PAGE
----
The fifth instalment of the Gran Turismo PlayStation epic has slipped back from 5 November, probably to the first week of December 2010. But this month’s CAR Magazine – on sale now – reveals the new game’s hero car, the ultimate track racer designed by Red Bull and GT coders Polyphony.
The 249mph racer, the Red Bull X1 prototype, is a collaboration between legendary F1 designer Adrian Newey and Kazunori Yamauchi, the genius behind Gran Turismo. Yamauchi took time out from his round-the-clock work mastering the final game, to tell CAR magazine all about Gran Turismo 5. Buy the November 2010 issue to discover the X1’s full tech spec, and how much faster Sebastian Vettel is around the Suzuka track compared with his RB6 F1 racer.
CAR: The tie-up with Red Bull Racing sounds very exciting. Was it your idea to approach Adrian Newey to design a unique race car?
Kazunori Yamauchi: 'This was an idea that I had kept to myself for several years. The concept for achieving the “Fastest Car on Land” was already set prior to this, and the design for the car was being worked on within Polyphony. But my next thought was that if we were to create this, that we would want to work together with an experienced racing car designer. If possible the best in the world, the “Real Deal” so to speak. And thanks to Red Bull, a path connecting us to Adrian was opened for us.
'I can’t forget how nervous I felt when we went to Red Bull Racing in Milton Keynes and presented the model we designed to Adrian for the very first time. I had fully expected to be scolded, that he would tell us that “this is a useless piece of junk”. But Adrian was actually interested in our sketches and our modelling, and liked the design. And he proceeded to give us finely detailed, wonderful advice that only Adrian would know. He also presented us with a great technical concept that is prohibited in the world of F1 within which Adrian normally resides, the X1 Prototype.'
How did you find working with him and are you pleased with the way the X1 turned out?
'Adrian is a person that can understand the simple facts, that something beautiful, is just simply beautiful, without question. He did not seem like a hard-headed engineer type, rather, he was an artist. The communication between Adrian and myself was very smooth and exciting. It was something like an improvisation between two jazz musicians. Through that session with Adrian, I was endowed with this priceless experience, like that of a student being given confidence from a teacher or a mentor.'
Have you driven their F1 simulator? How does it compare to GT5?
'I have in fact tried driving an F1 simulator before. I only have one thing to say about the experience… I really envy that incredible hardware and facility! I want to try using that hardware with GT5! And - I think one day it will happen.'
GT5 has been a long time in development. Have there been problems or is the timeline a reflection of the sophistication of the new game?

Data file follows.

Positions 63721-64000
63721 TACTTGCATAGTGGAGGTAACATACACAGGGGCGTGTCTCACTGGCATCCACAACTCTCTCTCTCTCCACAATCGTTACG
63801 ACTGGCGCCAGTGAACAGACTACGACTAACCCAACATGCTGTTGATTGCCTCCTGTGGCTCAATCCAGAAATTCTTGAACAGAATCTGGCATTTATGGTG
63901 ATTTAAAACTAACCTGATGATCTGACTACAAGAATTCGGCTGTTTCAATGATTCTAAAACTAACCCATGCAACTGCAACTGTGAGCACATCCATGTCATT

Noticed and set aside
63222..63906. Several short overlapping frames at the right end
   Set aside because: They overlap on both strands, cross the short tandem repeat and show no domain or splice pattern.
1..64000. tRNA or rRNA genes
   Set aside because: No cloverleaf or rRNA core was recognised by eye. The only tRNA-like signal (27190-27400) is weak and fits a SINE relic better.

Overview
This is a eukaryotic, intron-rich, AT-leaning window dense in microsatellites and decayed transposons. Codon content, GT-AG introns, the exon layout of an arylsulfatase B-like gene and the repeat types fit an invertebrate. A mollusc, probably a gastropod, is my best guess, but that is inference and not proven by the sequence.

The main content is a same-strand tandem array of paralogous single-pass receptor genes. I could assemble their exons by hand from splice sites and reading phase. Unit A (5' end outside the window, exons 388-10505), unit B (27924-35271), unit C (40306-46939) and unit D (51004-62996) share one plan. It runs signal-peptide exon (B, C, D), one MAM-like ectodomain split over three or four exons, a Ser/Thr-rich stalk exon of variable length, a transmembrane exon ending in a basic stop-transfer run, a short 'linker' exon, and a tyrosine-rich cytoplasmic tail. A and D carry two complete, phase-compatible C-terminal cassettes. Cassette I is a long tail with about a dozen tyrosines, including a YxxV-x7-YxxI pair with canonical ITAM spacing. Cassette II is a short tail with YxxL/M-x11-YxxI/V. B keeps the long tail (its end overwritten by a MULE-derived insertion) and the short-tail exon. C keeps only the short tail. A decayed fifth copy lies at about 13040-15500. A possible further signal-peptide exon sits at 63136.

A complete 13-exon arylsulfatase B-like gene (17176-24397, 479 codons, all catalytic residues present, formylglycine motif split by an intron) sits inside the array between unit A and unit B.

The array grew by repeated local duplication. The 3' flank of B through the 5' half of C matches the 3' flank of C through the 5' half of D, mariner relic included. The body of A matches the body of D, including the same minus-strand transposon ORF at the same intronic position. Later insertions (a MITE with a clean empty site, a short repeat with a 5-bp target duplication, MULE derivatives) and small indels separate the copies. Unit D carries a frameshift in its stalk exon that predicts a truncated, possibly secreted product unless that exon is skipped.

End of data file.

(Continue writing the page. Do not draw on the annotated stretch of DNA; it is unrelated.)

'The development of the first Gran Turismo took 5 years, and even with three titles released between GT4 and GT5 this is the longest development time we’ve taken since that first game. I can physically feel myself getting older and older when creating video games!
'The reasons for the development taking so long has to do with the great increase in the quality expected from a product since moving to the PS3, and also because the hurdles we set for ourselves were very high. Our objective was to create a great revolution in GT5, something to the likes of which has never been seen since GT1 back in 1997, so we had to set our sights very high. As a result, GT5 became an extremely large and complex project, almost like the Apollo Space Programme.'
How big a leap is the simulation of car dynamics and the graphics over GT4?
'I think you can see the evolution in graphics as soon as you see the screen. The amount of information on that screen is significantly higher than in GT4 and the precision of the car models have been improved by a hundredfold. It’s also important to note that weather and time-of-day transitions have been implemented. This has great meaning to both the graphics and the physics. And the physics have been revised 100% for GT5. If you accelerate, brake, turn the steering and feel the information coming from the front and rear tires, you’ll be able to tell the difference immediately. And while it has now become a tool that nurtures real racing drivers as in the GT Academy project (run in conjuction with Nissan the Academy pitched the best gamers from around the world in real race cars. The winner of the first competition in 2008, Lucas Ordóñez, is still competing with success), GT5 is also designed to answer to the expectations of a wide range of players at the same time.'
Expectation is huge for GT5. Are you confident the new game will satisfy fans of the game?
'I‘m glad that expectations are high, but of course that brings some pressure at the same time. The final objective of Gran Turismo is always to answer to the expectations of the users, and furthermore, to exceed those expectations. It would make me very happy if we’re able to satisfy fans, and at the same time surprise them.'
What part of GT5 makes you the most proud?
'I think it’s the innovation. I think Gran Turismo is something that needs to always continue being innovative.'
Imagine you can only have one car and one track for the rest of your days playing GT5. What would the combination be?
'The Nürburgring has a special place in my heart. Driving there is fun in both real and the virtual. As for the car… the Ferrari 330P4 perhaps. That would be the dream combination.'
>> See the full feature in the November 2010 issue of CAR Magazine